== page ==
Read more from the original source: 
Local, natural materials make up this eco-friendly jungle refuge in Tulum

This passive house in the Czech Republic uses technology to recycle heat

March 28, 2019 by  
Filed under Eco, Green, Recycle

Comments Off on This passive house in the Czech Republic uses technology to recycle heat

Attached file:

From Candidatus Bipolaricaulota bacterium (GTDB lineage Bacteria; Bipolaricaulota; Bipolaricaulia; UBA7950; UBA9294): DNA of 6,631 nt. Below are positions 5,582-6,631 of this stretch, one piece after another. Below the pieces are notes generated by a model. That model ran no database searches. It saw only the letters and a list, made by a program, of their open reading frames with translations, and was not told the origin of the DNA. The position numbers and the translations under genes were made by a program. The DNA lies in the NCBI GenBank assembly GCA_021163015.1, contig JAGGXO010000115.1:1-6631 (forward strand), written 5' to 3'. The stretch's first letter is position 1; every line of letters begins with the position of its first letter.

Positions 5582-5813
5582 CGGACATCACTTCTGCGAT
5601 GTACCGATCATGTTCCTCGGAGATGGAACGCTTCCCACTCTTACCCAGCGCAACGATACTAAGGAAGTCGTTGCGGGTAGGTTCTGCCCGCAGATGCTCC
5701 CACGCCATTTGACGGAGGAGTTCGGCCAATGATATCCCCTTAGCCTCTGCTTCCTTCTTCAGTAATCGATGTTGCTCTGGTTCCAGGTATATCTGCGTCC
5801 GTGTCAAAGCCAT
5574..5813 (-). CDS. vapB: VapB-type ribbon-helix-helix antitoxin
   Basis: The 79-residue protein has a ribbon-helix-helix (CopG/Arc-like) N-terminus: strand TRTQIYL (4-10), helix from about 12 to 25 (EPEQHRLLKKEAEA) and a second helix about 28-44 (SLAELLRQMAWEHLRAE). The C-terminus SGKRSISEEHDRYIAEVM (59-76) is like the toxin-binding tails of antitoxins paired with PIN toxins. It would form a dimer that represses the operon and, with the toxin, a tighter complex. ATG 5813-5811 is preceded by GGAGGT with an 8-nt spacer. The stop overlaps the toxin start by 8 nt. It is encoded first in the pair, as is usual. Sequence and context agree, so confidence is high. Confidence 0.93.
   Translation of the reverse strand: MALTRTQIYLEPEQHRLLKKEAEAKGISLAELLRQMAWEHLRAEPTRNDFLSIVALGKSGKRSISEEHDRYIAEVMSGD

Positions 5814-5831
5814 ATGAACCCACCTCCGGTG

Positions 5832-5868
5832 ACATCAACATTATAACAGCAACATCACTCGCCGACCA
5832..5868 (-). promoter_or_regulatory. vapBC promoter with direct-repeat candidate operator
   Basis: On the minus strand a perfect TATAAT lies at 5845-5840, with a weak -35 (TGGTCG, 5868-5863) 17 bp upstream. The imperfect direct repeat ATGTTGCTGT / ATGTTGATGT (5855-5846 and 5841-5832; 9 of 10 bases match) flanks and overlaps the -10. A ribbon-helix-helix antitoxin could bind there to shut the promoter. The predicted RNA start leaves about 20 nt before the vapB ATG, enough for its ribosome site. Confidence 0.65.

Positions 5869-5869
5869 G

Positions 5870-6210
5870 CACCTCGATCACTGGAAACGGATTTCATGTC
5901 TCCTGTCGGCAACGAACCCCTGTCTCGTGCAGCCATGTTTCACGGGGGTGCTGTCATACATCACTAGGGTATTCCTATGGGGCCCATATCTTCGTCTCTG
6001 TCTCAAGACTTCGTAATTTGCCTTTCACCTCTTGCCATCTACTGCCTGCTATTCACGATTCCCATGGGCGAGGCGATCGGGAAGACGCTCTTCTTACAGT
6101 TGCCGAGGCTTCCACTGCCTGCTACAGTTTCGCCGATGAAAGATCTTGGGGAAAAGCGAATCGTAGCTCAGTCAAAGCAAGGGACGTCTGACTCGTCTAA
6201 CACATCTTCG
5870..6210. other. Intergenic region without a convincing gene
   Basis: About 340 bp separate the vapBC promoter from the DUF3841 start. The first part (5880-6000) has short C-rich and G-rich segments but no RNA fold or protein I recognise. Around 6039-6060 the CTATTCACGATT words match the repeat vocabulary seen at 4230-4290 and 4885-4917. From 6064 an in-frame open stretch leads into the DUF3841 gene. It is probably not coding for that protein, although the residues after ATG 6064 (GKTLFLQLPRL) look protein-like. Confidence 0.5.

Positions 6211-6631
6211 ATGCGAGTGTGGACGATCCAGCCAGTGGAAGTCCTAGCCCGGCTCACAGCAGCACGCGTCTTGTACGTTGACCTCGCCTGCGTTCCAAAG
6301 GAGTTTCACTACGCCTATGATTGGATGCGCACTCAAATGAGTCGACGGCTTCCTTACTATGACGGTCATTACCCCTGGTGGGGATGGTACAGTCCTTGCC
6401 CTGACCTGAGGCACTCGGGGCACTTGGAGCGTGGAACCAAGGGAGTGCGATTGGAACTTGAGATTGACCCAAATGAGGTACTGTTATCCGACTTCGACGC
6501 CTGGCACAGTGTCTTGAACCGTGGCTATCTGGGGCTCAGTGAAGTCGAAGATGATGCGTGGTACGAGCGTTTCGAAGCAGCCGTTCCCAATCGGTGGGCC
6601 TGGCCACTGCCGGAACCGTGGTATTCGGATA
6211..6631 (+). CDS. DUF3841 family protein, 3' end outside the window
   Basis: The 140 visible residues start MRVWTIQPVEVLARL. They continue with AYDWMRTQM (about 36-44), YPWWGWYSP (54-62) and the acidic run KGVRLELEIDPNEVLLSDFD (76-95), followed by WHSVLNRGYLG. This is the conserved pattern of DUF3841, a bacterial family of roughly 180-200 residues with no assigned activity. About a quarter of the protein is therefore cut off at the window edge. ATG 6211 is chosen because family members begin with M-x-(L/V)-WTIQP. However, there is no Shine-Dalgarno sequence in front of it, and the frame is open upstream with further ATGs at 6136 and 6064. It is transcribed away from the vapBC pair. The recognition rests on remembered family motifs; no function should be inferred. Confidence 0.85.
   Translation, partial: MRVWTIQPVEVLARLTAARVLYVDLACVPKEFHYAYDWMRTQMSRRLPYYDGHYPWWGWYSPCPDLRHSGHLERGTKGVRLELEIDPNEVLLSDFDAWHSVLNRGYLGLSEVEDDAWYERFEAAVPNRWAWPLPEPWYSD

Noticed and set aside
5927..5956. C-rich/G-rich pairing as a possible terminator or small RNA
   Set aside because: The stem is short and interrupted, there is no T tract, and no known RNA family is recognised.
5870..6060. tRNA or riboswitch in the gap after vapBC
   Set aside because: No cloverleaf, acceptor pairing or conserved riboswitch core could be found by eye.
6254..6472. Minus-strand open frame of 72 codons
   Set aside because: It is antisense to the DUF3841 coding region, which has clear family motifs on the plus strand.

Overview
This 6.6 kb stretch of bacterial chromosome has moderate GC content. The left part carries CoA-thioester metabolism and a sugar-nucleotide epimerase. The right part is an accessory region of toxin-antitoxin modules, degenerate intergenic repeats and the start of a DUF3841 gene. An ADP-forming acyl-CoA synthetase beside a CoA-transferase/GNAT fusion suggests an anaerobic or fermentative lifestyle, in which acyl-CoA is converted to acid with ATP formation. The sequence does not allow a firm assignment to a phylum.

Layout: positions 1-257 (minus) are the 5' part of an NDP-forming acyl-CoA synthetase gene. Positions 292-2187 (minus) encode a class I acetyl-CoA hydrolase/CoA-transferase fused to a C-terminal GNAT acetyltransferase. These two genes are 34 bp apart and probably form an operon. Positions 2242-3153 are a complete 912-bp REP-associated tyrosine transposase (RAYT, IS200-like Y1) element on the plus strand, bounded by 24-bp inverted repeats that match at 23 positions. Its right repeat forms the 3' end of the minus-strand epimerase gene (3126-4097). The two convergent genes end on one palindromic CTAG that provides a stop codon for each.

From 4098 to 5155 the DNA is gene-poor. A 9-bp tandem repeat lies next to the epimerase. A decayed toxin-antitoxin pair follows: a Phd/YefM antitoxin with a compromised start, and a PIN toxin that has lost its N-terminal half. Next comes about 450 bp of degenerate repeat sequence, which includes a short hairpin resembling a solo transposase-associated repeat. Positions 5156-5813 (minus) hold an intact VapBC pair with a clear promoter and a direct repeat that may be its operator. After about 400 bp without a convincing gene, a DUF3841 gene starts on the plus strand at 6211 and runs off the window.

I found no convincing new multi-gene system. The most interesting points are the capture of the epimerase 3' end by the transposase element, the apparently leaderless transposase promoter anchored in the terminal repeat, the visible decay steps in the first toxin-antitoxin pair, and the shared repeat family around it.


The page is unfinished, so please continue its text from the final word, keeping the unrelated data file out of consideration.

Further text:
A unique location and environmentally-friendly passive house design are what define this lovely home on the Czech Republic/German border. 750 meters above sea level and in the middle of a ridge within the Ore Mountains, it almost looks like a modern farmhouse from the outside. On the inside, however, you’ll find a sleek, clean design with light colors, glass and wood. The rustic home was built by Stempel & Tesar Architects and is a certified passive house . A passive house technique dramatically reduces a building’s environmental footprint by essentially reusing the heat generated by electrical and gas appliances (refrigerators, ovens, even computers) to heat the home. A ventilation system is used to supply fresh air from outside the house to keep the air quality clean, and an efficient heat recovery unit contains and exhausts the recycled heat. Related: Green-roofed NY home taps into passive solar with contemporary style Ultra tight insulation and advanced windows that don’t allow for the heat to escape is required to produce a passive house. Conversely, a passive house is also designed to keep your home comfortable in the warmer months. So rather than using a separate heating or cooling device like a heater or air conditioner that drains energy , a passive house can recycle the heat that is already being generated. The result is a low-cost, energy efficient design that reduces the ecological footprint of the home. Outside the home is a covered walkway leading to the front entrance and an exterior of dark wood. Using an environmentally-friendly method, the wood was colored using a heating technique that eliminated the need for synthetic varnishes. The wood was also used to match the two-car garage to the look of the main house, and the roof is made of simple ceramic tiles. The location of the property allows for plenty of sunlight to brighten the home through the large windows. The home is comprised of two levels and also features a living room with floor-to-ceiling windows and a sliding door that allows for the entire house to be opened to the garden in the warmer months. Though the summer is short in this part of the world, the designers still included a winter garden and a covered terrace outside. + Stempel & Tesar Architects Via Archdaily Images via Stempel & Tesar Architects